FOOTPRINTS painted in bright colours on the floor pass through the bustle of the Themba Lethu clinic in Johannesburg. They lead to a room where every week dozens of men are circumcised. Heterosexual men who get the snip cut their chances of contracting HIV by more than half, since the foreskin is delicate and tears easily. In South Africa, the country that has the world’s largest number of HIV-infected people, such initiatives can save a lot of lives.
Even more important has been a huge expansion in the number of infected people receiving antiretroviral drugs. These not only keep people alive but also suppress the virus, making its carriers less contagious. In September South Africa became one of the first African states to adopt a “test and treat” protocol whereby anyone infected with the virus can get the drugs immediately, instead of waiting until the immunological symptoms of full-blown AIDS appear. By this time the patient may have infected other people.
Some researchers predict that several African countries will soon achieve “epidemic control”, meaning that fewer people are newly infected each year than die of the disease. New data from the American President’s Emergency Plan For AIDS Relief (PEPFAR), a programme launched by George W. Bush in 2003 under which more than 11m people now get treatment, suggests just how close that goal may be. In hard-hit countries, such as Zimbabwe and Zambia, the rate of new infections has more than halved. The prevalence of HIV (ie, the total proportion of the population who carry the virus) has also fallen sharply, though it remains horribly high.
The number of infants infected by their mothers in the womb or via breastfeeding fell by half between 2010 and 2015. In South Africa infected mothers now pass on the virus in only 2% of cases, compared with 45% among infected mothers who don’t get the drugs.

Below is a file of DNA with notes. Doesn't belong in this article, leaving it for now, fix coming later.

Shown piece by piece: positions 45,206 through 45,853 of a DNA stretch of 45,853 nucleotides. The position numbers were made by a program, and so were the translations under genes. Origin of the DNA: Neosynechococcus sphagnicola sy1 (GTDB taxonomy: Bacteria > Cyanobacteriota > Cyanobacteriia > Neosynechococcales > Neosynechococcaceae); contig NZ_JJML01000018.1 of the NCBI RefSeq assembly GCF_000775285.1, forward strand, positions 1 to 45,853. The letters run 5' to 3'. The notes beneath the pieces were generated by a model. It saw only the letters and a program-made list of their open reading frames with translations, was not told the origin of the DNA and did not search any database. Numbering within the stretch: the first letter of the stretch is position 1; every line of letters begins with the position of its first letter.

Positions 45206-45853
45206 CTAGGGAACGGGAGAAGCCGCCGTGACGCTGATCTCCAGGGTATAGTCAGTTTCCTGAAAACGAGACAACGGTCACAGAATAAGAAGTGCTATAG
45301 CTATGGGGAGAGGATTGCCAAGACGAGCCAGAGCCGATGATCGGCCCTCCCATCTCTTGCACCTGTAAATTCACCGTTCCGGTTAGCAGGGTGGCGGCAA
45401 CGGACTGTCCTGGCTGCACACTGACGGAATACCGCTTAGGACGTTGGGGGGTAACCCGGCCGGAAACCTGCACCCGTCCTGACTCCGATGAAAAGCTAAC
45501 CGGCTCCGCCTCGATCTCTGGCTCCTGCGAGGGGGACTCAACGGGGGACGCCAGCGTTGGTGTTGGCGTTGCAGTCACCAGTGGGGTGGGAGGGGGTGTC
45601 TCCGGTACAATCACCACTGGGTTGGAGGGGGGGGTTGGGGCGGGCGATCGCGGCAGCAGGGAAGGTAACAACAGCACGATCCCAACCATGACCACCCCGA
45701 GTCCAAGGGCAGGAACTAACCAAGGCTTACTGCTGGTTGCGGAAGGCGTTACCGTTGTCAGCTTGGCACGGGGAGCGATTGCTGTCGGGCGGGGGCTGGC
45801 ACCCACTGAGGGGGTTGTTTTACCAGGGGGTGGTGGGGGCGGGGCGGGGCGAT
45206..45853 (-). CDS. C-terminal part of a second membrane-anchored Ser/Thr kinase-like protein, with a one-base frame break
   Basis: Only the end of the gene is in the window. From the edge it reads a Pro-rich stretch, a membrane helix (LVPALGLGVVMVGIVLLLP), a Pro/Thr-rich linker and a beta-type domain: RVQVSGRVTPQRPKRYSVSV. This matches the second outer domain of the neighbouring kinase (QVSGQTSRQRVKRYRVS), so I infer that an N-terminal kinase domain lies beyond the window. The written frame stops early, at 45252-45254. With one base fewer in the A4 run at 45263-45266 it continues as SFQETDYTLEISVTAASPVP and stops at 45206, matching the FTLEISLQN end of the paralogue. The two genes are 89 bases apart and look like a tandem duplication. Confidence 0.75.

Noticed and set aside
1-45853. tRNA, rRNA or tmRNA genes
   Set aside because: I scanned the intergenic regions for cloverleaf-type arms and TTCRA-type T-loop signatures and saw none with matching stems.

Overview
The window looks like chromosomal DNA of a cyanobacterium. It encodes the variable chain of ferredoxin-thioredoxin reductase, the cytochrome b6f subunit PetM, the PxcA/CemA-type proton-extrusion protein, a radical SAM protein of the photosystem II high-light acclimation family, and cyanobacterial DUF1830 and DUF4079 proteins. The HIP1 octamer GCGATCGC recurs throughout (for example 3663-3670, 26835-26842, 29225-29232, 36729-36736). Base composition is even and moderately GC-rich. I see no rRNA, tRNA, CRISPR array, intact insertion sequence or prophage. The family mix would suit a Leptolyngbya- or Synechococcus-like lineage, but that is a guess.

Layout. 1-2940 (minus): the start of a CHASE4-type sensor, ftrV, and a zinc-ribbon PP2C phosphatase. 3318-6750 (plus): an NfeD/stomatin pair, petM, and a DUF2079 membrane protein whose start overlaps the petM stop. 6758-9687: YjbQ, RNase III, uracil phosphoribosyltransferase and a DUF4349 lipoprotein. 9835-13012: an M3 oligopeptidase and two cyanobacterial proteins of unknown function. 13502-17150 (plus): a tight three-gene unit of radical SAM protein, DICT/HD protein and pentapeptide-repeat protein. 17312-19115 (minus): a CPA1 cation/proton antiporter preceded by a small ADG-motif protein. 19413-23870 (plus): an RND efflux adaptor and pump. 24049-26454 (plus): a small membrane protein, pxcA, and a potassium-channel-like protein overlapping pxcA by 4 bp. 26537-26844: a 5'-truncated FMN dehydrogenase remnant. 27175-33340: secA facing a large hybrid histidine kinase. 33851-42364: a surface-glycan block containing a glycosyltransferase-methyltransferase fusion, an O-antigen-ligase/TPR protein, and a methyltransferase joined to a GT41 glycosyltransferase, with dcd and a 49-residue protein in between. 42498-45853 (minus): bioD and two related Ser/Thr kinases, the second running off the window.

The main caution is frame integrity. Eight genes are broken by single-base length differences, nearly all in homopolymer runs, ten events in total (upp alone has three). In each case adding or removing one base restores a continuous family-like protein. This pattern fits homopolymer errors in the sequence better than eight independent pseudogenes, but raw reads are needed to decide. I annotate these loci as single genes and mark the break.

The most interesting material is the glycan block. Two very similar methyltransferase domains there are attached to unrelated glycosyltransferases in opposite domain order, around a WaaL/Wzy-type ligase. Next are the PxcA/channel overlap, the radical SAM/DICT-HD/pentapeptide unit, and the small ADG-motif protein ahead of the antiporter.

Yet far less progress has been made among the young—and half of sub-Saharan Africans are younger than 19. With such a large cohort of youths starting to have sex, the total number of people with HIV is likely to rise even if the rate of new infections falls. Worryingly, efforts to reduce the spread of HIV are failing among young people and, in particular, among young women.
PEPFAR surveys show that, whereas three-quarters of Zimbabweans know whether or not they are infected (and almost 90% of those who know they are ill are being treated), only half of those under 24 know their HIV status. Girls and young women, many of whom have unsafe sex with richer, older men, are 14 times likelier to contract HIV than young men are. Girls who drop out of school are even more likely to become infected.
The new data suggest that Africa is on the cusp of beating back HIV. But to do so it will have to redouble its efforts to educate, test and treat more people. It would also help if more girls stayed in school, and if faster economic growth gave more young women the jobs and independence that might make sugar daddies’ offers less tempting.